320Make a plot of the original data sets and your subtracted one to compare them and check you did the subtraction correctly. Make sure that there are check marks next to "0p5hSDS_dChCldUrea.txt", "dChCldUrea.txt", and the dataset with the name you chose. Click on "New Plot" at the bottom of the Data Explorer. 
     321 
     322Does the result look reasonable? What effects have subtracting the solvent scattering from the sample scattering had on the scattering curve? What are possible sources of the background signal that you are removing? 
     323 
     324}}} 
     325 
     326 
     327 
     328=== [=#section34 3.4 Loading and Plotting the subtracted data] === 
     329 
     330You will now load the background subtracted data into !SasView and make a plot in order to visually inspect the scattering curves.  
     331 
     332{{{ 
     333#!div style="background: lightblue" 
     334[=#task15 **TASK 15:**] Restart !SasView 
     335 
     336Before starting this part of the exercise, you should have a clean !SasView instance. Quit !SasView and restart it.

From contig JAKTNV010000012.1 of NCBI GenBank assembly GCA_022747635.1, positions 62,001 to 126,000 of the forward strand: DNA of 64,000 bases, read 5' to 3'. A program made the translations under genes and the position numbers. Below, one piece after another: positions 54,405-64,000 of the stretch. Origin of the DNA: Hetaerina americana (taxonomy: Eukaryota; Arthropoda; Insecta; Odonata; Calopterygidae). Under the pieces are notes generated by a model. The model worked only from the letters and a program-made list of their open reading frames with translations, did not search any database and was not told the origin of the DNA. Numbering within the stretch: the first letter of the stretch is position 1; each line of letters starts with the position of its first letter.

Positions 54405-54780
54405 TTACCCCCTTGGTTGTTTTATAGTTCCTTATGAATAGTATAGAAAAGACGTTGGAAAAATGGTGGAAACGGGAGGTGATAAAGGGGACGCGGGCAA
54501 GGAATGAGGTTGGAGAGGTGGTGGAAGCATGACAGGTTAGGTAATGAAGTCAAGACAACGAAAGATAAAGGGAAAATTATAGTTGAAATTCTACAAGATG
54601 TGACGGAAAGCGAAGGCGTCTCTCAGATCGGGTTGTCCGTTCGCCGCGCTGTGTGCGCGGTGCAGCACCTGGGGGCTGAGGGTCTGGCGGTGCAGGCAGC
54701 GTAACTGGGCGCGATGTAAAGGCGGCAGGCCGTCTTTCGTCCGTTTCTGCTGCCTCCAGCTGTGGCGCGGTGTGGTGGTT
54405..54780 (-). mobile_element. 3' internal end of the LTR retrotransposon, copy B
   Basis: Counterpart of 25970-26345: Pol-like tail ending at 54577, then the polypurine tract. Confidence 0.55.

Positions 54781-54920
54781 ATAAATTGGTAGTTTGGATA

337}}} 
     338 
     339{{{ 
     340#!div style="background: lightblue" 
     341[=#task16 **TASK 16:**] Click on the "Load Data" button in the Data Explorer 
     342 
     343Locate the folder where you placed the data, select all the files in the "subtracted" folder and click "Open" in the dialog. 
     344}}} 
     345 
     346The Available Data section of the Data Explorer should look something like: 
     347 
     348[[Image(kemm37_loaddata.png)]] 
     349 
     350 
     351{{{ 
     352#!div style="background: lightblue" 
     353[=#task17 **TASK 17:**] Plot the loaded data 
     354 
     355Make sure that all the datasets have check marks next to them in the Available Data section of the Data Explorer, as shown above. 
     356 
     357Click the "New Plot" button in the Data Explorer. 
     358}}} 
     359 
     360A new window should appear with a plot of the data that looks something like: 
     361